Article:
If you happened across a gray-haired bag lady pushing a shopping cart in downtown Salt Lake City recently, and you thought she looked rather familiar, you were right.

It was Marion Ross, in town as a guest star on the locally produced CBS series "Touched by an Angel."Although she's wearing a $10,000 wig - the one she wore when she played a Jewish grandmother on "Brooklyn Bridge" - Ross' appearance has taken a few people by surprise. Especially the ones who recognize her.

"I was in the ladies' room and one woman said to me, `Oh, you've gotten so old. You used to look so nice,' " Ross said with a laugh.

"I'm finding it depressing to have to look like this. What a way to spend Christmas!"

The woman who became recognizable worldwide by playing everymom Marion "Mrs. C" Cunningham for 11 years on the hit show "Happy Days" has a lot in common with that character - she's charming, personable and funny. (She does a great imitation of Katherine Hepburn.)

She also sounds more than a little maternal when speaking not only of her son, actor Jim Mes-ki-men, but of her former TV son, director Ron Howard. Or when inquiring about how "my Henry" - Winkler, that is - did in his latest television role.

Ross is no '50s supermom, however. She's a fine actress - as she demonstrated on "Brooklyn Bridge" and in numerous guest-starring roles in recent years.

But the role she's currently playing, a homeless woman who the "Touched" angels - Della Reese and Roma Downey - try to help, is one that's making her think about the less fortunate in society, particularly at this time of year.

"I forget about that. I have a wonderful life, and it's a bottomless pit out there," Ross said.

The show has given parts to about a hundred homeless people from the local shelters, including mothers and children.

"And there's another hundred or so who wanted to be in it," Ross said. "And for them to get paid and get a couple of meals - this means a lot to them."

Those who got jobs working on the episode also discovered just how tedious making a television show can be.

"They watch us, and by the end of the day they said, `This takes so long.' They had no idea what the process of making a TV show was," Ross said. "This is quite an experience to act with these people. But it's funny how we discriminate against them without even thinking about it."

Last week, the show was shooting a scene in the old Union Pacific train depot.

"It looked like the scene from `Gone With the Wind' - bodies sleeping everywhere and you didn't know who were actors and who were local extras and who were real homeless people," Ross said. "And I thought, `Oh, I wouldn't want to treat them differently.' It's interesting, the gradations of feelings we have."

Playing a homeless person has made Ross aware of how invisible the homeless often are to the rest of society.

"I was walking down the street and I forgot I had my gray wig and my terrible clothes. I walked by the Greek Orthodox church and the priest came out and said hello to me. I felt so great - like I wasn't invisible. So I should be sure to speak to street people."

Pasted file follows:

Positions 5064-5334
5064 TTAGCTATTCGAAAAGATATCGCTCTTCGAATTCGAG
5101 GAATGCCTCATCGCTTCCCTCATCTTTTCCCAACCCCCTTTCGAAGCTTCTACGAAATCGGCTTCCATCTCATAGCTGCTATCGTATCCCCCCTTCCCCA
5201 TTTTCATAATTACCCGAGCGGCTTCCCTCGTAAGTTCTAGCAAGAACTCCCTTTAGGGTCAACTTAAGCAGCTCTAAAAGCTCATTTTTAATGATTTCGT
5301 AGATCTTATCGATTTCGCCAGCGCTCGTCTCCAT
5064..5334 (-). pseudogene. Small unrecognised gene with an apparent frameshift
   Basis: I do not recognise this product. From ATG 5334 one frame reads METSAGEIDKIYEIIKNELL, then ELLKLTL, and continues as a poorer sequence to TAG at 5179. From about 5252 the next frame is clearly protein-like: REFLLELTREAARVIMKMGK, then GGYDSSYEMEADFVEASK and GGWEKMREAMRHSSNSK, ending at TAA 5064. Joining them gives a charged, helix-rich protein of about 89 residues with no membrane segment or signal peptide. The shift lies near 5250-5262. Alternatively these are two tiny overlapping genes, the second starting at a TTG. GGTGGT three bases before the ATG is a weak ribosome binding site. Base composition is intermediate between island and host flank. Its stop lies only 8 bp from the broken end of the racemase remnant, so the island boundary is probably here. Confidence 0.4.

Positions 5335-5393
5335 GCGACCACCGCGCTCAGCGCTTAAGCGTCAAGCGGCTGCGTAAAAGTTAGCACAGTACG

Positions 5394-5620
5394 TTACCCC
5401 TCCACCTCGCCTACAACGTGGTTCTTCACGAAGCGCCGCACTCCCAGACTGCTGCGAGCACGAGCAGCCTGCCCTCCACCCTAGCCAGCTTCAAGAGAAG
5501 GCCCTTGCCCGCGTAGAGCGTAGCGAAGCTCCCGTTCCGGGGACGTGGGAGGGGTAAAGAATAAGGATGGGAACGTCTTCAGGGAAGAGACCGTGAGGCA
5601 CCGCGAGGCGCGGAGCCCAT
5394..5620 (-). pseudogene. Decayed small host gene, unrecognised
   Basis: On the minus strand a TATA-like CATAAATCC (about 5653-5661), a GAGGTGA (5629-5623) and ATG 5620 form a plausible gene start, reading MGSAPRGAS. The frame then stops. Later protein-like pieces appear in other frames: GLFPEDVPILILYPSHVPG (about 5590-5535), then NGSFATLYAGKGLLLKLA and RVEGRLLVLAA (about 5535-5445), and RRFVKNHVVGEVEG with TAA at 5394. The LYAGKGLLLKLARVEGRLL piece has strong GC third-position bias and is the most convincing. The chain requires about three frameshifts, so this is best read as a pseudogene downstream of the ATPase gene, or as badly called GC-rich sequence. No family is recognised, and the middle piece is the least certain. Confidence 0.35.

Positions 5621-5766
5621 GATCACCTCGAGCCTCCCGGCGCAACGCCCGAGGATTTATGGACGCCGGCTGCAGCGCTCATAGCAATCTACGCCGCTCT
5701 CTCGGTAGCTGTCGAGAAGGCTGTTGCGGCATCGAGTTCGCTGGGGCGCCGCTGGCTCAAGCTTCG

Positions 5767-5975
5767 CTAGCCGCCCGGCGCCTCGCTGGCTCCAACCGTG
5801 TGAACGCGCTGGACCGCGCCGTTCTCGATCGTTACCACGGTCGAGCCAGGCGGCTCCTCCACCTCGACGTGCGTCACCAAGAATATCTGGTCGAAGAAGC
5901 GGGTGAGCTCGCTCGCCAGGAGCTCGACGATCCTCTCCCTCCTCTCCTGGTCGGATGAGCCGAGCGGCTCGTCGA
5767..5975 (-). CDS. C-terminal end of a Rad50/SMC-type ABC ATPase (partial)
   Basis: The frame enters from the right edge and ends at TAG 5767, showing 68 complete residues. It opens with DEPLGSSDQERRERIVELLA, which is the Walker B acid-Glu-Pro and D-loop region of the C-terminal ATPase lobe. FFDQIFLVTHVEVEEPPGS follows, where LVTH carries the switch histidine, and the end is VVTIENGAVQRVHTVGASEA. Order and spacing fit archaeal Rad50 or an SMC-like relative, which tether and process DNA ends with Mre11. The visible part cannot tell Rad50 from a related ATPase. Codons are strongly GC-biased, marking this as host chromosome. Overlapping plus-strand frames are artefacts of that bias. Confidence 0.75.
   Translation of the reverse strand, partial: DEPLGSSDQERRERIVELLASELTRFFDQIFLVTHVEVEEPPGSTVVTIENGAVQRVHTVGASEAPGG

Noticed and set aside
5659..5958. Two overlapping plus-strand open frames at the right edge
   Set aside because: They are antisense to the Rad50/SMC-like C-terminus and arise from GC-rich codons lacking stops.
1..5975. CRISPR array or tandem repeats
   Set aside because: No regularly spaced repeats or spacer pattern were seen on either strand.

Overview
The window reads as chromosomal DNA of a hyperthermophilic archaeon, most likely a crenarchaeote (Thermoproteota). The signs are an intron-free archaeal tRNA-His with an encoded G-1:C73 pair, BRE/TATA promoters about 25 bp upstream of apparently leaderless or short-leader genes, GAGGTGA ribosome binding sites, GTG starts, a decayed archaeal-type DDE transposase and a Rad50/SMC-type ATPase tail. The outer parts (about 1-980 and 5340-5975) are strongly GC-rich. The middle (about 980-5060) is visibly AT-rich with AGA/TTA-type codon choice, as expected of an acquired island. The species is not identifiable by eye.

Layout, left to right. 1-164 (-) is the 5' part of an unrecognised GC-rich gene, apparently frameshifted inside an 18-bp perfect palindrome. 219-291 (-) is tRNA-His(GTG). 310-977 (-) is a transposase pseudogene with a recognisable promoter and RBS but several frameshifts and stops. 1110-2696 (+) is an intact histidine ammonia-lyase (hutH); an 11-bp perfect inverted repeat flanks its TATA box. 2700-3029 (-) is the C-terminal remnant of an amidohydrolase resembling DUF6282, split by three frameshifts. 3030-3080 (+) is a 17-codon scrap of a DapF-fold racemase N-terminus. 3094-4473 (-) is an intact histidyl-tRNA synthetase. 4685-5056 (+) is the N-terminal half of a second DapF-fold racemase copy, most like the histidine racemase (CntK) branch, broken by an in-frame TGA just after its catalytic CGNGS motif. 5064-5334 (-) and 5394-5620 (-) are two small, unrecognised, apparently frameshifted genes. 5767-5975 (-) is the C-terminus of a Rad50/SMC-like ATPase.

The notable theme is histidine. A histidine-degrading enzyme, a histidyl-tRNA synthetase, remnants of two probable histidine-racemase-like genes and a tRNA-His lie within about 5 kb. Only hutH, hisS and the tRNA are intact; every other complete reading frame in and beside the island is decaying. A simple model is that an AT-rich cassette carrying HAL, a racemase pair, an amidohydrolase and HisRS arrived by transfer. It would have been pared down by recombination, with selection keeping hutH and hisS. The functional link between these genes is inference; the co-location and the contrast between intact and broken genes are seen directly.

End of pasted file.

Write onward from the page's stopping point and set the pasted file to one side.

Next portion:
"I get all choked up talking about," said Ross, her voice breaking a bit.

Ross can still get a little emotional about her last series, the sublime "Brooklyn Bridge." She was sensational as the gray-haired Jewish grandma with an old-world accent, Sophie Berger.

"I adored Sophie. I adored Sophie," Ross said. "It does break your heart."

The role brought her plenty of attention. She suddenly found herself in demand - for older roles.

"I started doing these older things about eight years ago when I went out and did `Arsenic and Old Lace' with Jean Stapleton," Ross said. "And I thought, `Oh, I'm not old enough to play these parts.' But then I thought, `I guess I am.' "

Not that she's in demand solely to play old ladies. She's made recent appearances on "Sweet Justice" and "The John Larroquette Show," and she's co-starring as Robert Wagner's sister in an upcoming "Hart to Hart" TV movie.

"After `Brooklyn Bridge' I didn't want to do anything," Ross said. "But I'm really enjoying doing these different things."

She has actually been turning work down. She almost did a series with comedian Louis Anderson, and she turned down the chance to tour in a play.

"There's a time for everything, and right now I'm not ready for that," Ross said. "I thought, `Well, I might end up sitting and doing nothing, but I'm even willing to do that. I have a very nice life.' "

When she's not acting, she puts a lot of effort into remodeling her homes. (She named her primary residence Happy Days Farm, and when she landscaped the lot next door she named it Sophie Park.)

"I'm always remodeling," she said. "I have a couple of other houses, and I work on those too."

Although the remodeling is nearly complete, the home was damaged in last year's Southern California earthquake and may need more repairs. But at times like this, her fame comes in handy.

"I'll call the plumber and say (switching to her Mrs. C voice), `Hello. This is Marion Ross. Have you seen "Happy Days?" And they're over there in a minute."

And Mrs. C has followed her to the most unlikely of places - like when she was in Florence, Italy, with her husband, looking at Michelangelo's David.

"Behind us, we heard these American voices saying, `Awesome. It's awesome,' " Ross said. "And then they they were saying, `Awesome. It's Mrs. C.' So we all had our pictures taken in front of the David.

"It's really dear to be known all over the world."

While she's happy with her life, she's still looking for that one role that has eluded her.

"I want a movie," she said. "I want to get this small movie that wins all these prizes, that goes to Cannes."

And she's also like a chance to play somebody a little less nice, perhaps.

"I'd like to play rude people. Rude, snotty people. Heartless," Ross said, slipping into a haughty voice, then laughing uproariously.